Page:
japan 12.3.11 sendai AP
Container cargoes are strewn on the ground at an industrial complex in Sendai, northern Japan, March 12, 2011, a day after an 8.9-magnitude earthquake triggered a massive tsunami. Photo by AP
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The earthquake in Japan is likely to hurt some of Israel's largest exporters, including cutting tools manufacturer Iscar, Teva Pharmaceuticals, optics company Orbotech, Dead Sea Industries, irrigation company Netafim, Haifa Chemicals and software company Comverse.

In 2010, a total of 540 Israeli companies exported more than $10,000 in goods and services to Japan. Israeli trade with Japan totaled $2.4 billion, a 19% increase over 2009. In 2008, on the brink of the global financial crisis, it was $3.11 billion.

Executives at the major exporters said the quake and tsunami damage would probably force Japan to reorder its priorities. This would make 2011 a hard year for them, they said, and sales could decrease. They predicted that some companies' sales would rebound in 2012 due to the large investment in infrastructure Japan is likely to need.

The CEO of the Israel Export & International Cooperation Institute, Avi Hefetz, has canceled a trip by an infrastructure and energy delegation that was to have flown to Japan tomorrow to meet with local industrialists. The decision was made in conjunction with the economic attache in Tokyo and the head of foreign trade at the Industry, Trade and Labor Ministry.

Israel exported $656 million in goods to Japan in 2010, and imported $1.8 billion.

Iscar reported that its Japanese factory had been damaged significantly in the quake, but that none of its more than 1,000 employees were injured. The company sent a delegation to Japan this weekend to examine ways to help employees and address the damage.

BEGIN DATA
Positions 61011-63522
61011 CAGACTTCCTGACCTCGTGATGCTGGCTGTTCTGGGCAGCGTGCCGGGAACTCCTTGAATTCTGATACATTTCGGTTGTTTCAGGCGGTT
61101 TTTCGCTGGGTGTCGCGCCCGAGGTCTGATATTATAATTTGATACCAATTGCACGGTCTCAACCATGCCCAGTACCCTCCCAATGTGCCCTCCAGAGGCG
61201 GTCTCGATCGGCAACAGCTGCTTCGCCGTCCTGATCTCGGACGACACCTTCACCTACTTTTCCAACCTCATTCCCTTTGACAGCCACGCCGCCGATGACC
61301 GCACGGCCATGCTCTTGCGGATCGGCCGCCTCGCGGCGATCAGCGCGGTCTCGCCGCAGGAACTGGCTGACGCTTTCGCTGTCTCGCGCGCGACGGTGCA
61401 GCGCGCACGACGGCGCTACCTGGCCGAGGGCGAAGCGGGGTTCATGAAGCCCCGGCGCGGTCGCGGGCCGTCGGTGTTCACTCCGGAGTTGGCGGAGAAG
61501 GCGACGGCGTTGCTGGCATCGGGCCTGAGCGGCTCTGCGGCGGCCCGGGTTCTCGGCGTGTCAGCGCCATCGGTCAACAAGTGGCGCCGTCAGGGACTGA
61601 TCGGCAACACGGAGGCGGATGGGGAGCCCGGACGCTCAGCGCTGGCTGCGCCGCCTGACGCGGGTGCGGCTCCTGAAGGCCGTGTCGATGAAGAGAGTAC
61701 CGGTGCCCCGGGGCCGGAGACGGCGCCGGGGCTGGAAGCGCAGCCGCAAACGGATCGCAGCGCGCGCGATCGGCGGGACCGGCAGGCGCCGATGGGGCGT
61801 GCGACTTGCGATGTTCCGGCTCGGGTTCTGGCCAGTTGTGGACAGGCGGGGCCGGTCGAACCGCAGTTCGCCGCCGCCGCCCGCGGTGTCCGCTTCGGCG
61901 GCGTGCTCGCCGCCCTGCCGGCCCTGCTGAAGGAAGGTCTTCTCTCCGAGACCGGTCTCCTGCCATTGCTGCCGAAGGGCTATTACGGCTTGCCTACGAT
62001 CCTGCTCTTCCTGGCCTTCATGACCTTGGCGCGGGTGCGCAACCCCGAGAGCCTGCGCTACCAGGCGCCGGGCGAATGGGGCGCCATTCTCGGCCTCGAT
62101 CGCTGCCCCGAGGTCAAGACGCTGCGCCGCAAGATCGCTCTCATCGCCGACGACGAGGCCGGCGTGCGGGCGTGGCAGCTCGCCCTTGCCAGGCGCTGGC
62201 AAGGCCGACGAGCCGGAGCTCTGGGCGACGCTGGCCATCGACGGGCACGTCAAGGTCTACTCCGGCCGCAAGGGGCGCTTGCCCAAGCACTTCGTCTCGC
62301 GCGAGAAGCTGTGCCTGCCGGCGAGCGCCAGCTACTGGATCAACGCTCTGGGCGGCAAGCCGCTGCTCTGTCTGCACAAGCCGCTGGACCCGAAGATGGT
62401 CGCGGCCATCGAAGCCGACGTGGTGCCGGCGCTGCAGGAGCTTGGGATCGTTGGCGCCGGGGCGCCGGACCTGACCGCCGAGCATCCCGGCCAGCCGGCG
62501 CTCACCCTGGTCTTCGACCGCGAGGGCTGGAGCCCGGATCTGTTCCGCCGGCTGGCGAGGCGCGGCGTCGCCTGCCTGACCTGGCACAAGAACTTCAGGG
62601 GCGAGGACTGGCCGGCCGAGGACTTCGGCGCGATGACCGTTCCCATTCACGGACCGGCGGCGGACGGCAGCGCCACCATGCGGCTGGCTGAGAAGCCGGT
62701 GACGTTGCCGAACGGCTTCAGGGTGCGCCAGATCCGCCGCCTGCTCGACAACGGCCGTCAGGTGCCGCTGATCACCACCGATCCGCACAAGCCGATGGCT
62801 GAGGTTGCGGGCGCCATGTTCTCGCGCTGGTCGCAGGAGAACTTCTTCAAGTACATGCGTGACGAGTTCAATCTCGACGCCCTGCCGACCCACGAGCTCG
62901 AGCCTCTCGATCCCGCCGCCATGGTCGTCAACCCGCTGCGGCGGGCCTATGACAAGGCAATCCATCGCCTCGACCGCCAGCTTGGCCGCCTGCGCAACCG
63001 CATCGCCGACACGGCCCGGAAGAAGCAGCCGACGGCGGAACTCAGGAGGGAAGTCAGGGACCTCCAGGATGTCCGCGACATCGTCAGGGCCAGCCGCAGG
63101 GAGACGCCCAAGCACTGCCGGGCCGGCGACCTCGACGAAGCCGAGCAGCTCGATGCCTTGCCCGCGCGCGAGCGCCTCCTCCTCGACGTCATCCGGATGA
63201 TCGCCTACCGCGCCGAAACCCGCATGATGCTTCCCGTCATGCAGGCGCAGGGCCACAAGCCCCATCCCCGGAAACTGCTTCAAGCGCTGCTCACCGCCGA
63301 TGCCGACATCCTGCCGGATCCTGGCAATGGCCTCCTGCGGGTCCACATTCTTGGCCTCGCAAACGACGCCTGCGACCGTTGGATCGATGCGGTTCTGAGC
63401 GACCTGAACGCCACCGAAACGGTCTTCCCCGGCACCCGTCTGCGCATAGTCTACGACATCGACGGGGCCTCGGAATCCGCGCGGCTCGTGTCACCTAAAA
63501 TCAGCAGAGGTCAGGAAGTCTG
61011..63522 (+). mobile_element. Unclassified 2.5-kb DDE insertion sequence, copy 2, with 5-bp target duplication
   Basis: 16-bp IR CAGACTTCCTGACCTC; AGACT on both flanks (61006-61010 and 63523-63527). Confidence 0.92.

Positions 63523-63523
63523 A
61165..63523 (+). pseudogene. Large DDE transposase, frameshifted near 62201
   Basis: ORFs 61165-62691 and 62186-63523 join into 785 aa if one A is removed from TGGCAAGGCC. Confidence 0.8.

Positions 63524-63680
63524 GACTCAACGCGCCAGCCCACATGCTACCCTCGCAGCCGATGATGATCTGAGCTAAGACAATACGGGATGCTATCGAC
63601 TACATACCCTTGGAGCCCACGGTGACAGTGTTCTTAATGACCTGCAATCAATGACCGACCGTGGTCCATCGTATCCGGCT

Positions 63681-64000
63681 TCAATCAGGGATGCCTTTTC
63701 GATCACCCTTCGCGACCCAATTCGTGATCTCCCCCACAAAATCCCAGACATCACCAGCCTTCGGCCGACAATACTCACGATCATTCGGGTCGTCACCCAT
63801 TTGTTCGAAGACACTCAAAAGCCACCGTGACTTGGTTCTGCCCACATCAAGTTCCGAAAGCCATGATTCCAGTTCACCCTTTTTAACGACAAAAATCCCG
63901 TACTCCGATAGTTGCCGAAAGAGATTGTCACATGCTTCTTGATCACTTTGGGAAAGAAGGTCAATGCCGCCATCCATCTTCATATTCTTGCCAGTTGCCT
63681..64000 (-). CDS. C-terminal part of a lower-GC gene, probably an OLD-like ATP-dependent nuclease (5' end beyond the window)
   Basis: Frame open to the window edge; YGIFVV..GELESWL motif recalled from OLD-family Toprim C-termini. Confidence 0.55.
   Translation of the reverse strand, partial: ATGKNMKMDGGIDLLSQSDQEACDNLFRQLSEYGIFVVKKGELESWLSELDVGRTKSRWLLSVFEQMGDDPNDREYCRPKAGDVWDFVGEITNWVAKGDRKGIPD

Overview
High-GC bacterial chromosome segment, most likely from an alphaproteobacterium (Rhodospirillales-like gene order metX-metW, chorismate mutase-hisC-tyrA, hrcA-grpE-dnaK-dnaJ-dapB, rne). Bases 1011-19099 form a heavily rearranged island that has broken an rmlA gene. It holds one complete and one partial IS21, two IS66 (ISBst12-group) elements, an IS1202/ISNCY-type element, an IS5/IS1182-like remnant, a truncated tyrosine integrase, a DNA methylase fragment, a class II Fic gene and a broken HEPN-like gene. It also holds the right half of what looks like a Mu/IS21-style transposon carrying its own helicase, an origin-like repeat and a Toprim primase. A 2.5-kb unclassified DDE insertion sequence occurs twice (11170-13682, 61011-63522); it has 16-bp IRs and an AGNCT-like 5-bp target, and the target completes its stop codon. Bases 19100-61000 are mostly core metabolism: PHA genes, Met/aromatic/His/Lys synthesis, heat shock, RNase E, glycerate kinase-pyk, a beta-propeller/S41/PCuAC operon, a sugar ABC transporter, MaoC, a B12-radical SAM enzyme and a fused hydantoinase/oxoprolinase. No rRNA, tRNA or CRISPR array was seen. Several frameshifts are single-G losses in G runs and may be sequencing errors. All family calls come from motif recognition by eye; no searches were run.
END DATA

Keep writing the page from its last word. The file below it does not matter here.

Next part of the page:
"There's no access to the area for now, and only later will we be able to see what was damaged," said chairman Eitan Wertheimer. "All of Japan has been hurt, including our customers. It will take them time to recover."

Another Israeli company, Magna, built the defense system for the Japanese nuclear reactor that was damaged by the earthquake and the tsunami.

"Japanese reactors have defense systems," said CEO Haim Sibony. "We installed one on the first reactor, and we're about to install one on another. Only last week a Japanese delegation came to evaluate the installation, its operation and its maintenance," he said.

The company said it was unable to establish contact with two Japanese employees who had been in the disaster area.

Sibony said his company's system would take constant photographs of the area around the reactor. If the system hasn't been damaged, the photographs will shed light on what happened, he said. However, that's unlikely, since it's near the shore.